Solo Travel in Bagan Myanmar

Acres of pagodas….

Things happen where you might be tempted to panic but doing so isn’t going to help. I had decided on a private taxi tour of Bagan as the best way to see the most Buddhist structures in one day as they are spread over 67 sq kms and there are more than 2000.

But the best laid plans… and so I found myself at the arrival gate in Bagan searching fruitlessly for the handheld sign that would bear my name. Not to be, I was nevertheless hustled out the door and into an awaiting taxi who wanted 35usd for a days tour. A fair price given they last from early morning arrival until sunset. However I had already paid in Yangon and a few kms into the journey I realized that, contrary to what I had been led to believe, this was not my car or my driver and I instructed him to turn around and go back to the airport.  

Back inside the arrivals area I found a lovely helpful English speaking guide who called the number on my voucher and after a furious relay of other calls he assured me that although there had been a communication gap between Bagan and Yangon I would be picked up shortly. All in, I had 2 hours of waiting and my 8am tour started at 10am.

While I was getting in the right taxi the first taxi driver approached my pre-paid driver and demanded payment for the five minutes I was with him. My driver paid him and explained that he was paying him for taking me to the market, which he did not. No es mi pedo as my Mexican friends say.  

Bagan Temples is a UNESCO World Heritage Site with good reason. Located on the banks of the Irrawaddy River in central Myanmar, and sprouting from the flat plains along the river is the largest collection of Buddhist temples, stupas and monasteries in the world. Time worn, reduced to rubble in some cases are stupas that show the bricks and mortar used to build them.Others are survivors, resplendently preserved and revered, covered in gold plate and gemstones they point the way to the heavens.

There are three settlements on the Bagan Temple plains; Old Bagan, New Bagan and Nyuang U Town. My tour started at the Nyuang market bustling with women sellers of fruits, vegetables, fabrics, jewellery, puppets, clothing, toys and many other goodies. Markets offer great photo opportunities, every stall is piled high with something of beauty, be it a food or a piece of clothing proudly displayed, I was told many times “made here, not China”. I bought several items including my own “longyi” for temple visits and a long legged skort as a further nod to modesty.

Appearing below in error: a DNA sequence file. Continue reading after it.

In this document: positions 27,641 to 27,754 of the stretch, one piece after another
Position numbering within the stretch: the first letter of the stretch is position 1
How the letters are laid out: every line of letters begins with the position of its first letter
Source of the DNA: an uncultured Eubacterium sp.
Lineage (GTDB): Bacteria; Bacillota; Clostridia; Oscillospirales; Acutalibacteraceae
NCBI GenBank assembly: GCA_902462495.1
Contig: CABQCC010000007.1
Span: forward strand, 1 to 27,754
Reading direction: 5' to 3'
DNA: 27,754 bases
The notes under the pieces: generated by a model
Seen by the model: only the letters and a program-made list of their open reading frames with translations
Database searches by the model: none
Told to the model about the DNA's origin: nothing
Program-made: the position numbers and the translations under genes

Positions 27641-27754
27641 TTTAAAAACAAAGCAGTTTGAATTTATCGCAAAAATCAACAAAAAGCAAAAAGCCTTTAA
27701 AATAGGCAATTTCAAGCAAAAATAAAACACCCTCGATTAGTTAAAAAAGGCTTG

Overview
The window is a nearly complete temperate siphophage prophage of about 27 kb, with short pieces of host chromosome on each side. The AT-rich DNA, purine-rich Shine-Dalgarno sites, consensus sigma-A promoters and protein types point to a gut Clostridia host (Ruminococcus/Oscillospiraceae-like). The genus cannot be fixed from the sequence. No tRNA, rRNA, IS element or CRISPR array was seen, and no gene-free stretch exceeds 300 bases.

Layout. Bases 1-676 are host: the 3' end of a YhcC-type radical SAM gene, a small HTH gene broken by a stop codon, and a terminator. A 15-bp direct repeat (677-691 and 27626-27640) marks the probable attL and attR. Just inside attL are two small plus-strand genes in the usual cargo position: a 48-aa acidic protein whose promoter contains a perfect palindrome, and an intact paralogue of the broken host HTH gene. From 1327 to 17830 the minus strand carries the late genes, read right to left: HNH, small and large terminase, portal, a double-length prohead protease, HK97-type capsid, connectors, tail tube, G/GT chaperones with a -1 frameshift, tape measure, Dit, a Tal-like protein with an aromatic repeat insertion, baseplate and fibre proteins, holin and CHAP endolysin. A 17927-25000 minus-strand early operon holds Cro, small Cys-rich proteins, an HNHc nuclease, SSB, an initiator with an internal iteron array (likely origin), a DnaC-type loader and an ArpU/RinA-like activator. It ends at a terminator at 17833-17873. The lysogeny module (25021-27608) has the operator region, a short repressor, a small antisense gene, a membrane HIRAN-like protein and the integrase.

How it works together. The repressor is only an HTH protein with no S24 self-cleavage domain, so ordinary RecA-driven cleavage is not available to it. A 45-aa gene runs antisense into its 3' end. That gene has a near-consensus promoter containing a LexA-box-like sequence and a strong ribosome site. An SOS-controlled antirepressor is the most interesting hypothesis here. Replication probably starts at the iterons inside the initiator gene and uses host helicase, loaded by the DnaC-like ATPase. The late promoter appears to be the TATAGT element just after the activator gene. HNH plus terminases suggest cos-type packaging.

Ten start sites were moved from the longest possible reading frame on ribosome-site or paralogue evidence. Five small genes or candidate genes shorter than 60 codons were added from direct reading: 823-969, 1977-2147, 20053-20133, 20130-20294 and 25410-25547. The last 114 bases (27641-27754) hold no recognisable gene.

The temples and pagoda jut out of the plain in seemingly random patterns. Some are huddled close together and others are some distance apart. Each one is notable for different reasons, the gold, the Buddhas, the cool dark passageways, frescos, etc. In no way can one visit all 2000 in one day but I managed to pack in a few which to be honest became somewhat of a blur.

My driver spoke enough English to get me from A to B but not enough to fill in the mysteries of these ancient reminders of the 9th & 10th centuries. There is something haunting about the plains and what is poignantly missing is the human presence of the people that built them. To quote Borges, some places, “try to tell us something, or have said something we should not have missed, or are about to say something.”

The day ended with a short climb up a rare rise in the flat landscape to watch as the sun set behind the Temples of Bagan.

After a long day, especially considering my early start in Yangon, I was at last taken to the Bagan Wynn Hotel, one of the best hotels yet. Beautiful grounds and five star treatment at a very reasonable price through Hotels.com. My second day in Bagan was spent enjoying the pool and gardens of Bagan Wynn, catching my breath, working on my blog, answering friends emails and doing a little sink laundry. Tomorrow very early I am off to Mandalay, not by plane but by boat on the Irrawaddy River. Alarm set for 4:00 AM!